Big-Jumping Bunnies

Here's your nightly math! Just 5 quick minutes of number fun for kids and parents at home. Read a cool fun fact, followed by math riddles at different levels so everyone can jump in. Your kids will love you for it.

Big-Jumping Bunnies

May 2, 2017

Horses are great runners and jumpers, and the best ones leap over fences in jumping shows. But a much jumpier animal now does this, too: rabbits! In this video, fluffy bunnies compete in rabbit show jumping. It’s hard to teach rabbits to do this: they aren’t as smart as horses, and have to stay on a leash so they don’t wander away (since they aren’t very smart). Sometimes their human friend has to “re-set” the bunny to a better spot to jump. But the winning bunnies make it over all 12 little hurdles. They also try to jump the highest and the farthest, with the world bunny long-jump record at almost 10 feet! Best of all, when you’re a big kid, you can try running the hurdles or jumping the long jump or high jump, too!

Wee ones: Bunnies have 4 legs. Get down on your hands and knees like a bunny, and pick up your back right leg!

Little kids: The checkerboard hurdle is the 4th one in the course. How many hurdles do the bunnies jump over before it? Bonus: If the 3rd bunny makes it over the checkerboard hurdle, then the 6th bunny, then the 9th, which bunny should make it next?

Big kids: The record-winning rabbit jump was 9 feet 10 inches. How far short of 10 feet is that? (Hint if needed: A foot has 12 inches.) Bonus: If each hurdle is 5 feet away from the next, how far does the bunny run from the 2nd hurdle to the 8th hurdle?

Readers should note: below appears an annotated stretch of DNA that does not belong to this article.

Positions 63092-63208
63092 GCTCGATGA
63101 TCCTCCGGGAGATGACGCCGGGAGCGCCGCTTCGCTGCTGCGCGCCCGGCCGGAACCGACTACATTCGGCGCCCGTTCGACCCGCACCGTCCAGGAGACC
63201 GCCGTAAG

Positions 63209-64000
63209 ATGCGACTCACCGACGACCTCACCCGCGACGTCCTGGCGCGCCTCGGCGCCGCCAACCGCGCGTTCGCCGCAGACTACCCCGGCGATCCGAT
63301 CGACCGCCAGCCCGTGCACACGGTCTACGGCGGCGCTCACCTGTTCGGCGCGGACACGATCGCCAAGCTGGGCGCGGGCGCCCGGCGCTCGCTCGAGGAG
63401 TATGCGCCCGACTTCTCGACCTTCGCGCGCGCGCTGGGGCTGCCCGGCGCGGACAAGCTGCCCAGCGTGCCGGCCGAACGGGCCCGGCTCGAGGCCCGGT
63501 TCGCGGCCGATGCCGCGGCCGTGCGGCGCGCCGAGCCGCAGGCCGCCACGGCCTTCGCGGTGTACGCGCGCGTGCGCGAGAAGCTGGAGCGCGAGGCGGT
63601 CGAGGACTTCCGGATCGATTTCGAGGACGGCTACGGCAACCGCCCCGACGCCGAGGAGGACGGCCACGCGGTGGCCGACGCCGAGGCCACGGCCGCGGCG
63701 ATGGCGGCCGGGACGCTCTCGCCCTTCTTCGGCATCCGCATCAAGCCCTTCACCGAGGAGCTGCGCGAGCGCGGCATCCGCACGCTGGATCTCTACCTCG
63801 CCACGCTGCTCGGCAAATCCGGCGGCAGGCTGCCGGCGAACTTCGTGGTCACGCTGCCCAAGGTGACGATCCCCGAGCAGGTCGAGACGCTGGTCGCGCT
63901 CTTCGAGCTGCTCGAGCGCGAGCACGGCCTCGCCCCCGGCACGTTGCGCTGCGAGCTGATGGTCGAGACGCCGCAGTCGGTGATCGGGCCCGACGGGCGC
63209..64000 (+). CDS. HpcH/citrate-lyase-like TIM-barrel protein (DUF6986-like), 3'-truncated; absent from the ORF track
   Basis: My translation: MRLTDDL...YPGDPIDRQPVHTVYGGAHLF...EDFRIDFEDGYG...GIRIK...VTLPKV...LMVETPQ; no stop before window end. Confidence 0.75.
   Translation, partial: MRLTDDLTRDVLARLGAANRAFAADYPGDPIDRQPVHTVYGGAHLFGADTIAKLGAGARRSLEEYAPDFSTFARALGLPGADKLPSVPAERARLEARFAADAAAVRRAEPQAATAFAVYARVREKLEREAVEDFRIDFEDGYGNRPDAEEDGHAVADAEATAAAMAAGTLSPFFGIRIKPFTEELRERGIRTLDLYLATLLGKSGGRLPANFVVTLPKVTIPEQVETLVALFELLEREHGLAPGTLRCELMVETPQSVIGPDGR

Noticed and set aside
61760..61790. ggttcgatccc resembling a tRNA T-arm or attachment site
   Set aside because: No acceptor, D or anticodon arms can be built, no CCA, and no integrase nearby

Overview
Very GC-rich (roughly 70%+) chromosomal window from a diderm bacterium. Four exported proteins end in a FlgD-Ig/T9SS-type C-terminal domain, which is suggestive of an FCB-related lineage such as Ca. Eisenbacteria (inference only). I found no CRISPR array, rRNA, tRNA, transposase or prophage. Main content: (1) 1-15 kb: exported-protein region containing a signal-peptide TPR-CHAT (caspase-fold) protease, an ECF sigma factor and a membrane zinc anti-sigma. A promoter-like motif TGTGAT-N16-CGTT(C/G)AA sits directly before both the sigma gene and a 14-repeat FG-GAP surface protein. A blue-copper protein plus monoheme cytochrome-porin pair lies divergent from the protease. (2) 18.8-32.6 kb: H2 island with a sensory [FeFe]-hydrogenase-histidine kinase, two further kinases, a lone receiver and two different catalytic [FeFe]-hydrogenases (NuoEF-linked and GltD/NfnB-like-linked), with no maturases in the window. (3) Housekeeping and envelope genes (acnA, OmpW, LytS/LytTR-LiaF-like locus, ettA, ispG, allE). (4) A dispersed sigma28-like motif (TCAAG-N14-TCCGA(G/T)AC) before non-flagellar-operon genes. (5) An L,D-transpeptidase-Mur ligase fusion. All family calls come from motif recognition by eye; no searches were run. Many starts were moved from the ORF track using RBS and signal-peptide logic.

The sky’s the limit: If the bunny has just 5 hurdles left, and jumps only 2 of them, how many possible pairs of 2 hurdles could that be?

 

 

Answers:
Wee ones: Try to find your back right leg!

Little kids: 3 hurdles. Bonus: The 12th bunny.

Big kids: 2 inches short. Bonus: 30 feet.

The sky’s the limit: 10 pairs. There are 4 pairs that include the 1st hurdle (1-2, 1-3, 1-4, 1-5), then 3 new pairs include the 2nd hurdle (2-3, 2-4, 2-5), then 2 more include the 3rd hurdle (3-4, 3-5), and finally 4-5 is the last. So we get 4+3+2+1 = 10 possible pairs.

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About the Author

Laura Overdeck

Laura Overdeck

Laura Bilodeau Overdeck is founder and president of Bedtime Math Foundation. Her goal is to make math as playful for kids as it was for her when she was a child. Her mom had Laura baking while still in diapers, and her dad had her using power tools at a very unsafe age, measuring lengths, widths and angles in the process. Armed with this early love of numbers, Laura went on to get a BA in astrophysics from Princeton University, and an MBA from the Wharton School of Business; she continues to star-gaze today. Laura’s other interests include her three lively children, chocolate, extreme vehicles, and Lego Mindstorms.

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